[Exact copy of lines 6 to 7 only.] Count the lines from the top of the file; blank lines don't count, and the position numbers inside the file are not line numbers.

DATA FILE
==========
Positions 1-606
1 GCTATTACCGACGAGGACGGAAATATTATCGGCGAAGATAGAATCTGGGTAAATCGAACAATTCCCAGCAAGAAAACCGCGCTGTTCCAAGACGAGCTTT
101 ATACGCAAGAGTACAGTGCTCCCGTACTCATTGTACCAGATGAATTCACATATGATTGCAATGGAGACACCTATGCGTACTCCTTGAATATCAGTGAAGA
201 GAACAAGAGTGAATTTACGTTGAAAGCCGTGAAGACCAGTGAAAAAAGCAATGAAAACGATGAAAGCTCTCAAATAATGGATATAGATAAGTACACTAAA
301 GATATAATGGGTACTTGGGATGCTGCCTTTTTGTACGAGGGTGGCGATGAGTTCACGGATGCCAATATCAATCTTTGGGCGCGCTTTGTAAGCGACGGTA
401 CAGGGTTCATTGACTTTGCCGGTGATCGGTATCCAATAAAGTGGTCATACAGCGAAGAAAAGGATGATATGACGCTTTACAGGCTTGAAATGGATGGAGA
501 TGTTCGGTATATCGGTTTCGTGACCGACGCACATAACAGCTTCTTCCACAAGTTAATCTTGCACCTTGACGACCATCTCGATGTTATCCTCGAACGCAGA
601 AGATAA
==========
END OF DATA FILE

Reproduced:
401 CAGGGTTCATTGACTTTGCCGGTGATCGGTATCCAATAAAGTGGTCATACAGCGAAGAAAAGGATGATATGACGCTTTACAGGCTTGAAATGGATGGAGA
501 TGTTCGGTATATCGGTTTCGTGACCGACGCACATAACAGCTTCTTCCACAAGTTAATCTTGCACCTTGACGACCATCTCGATGTTATCCTCGAACGCAGA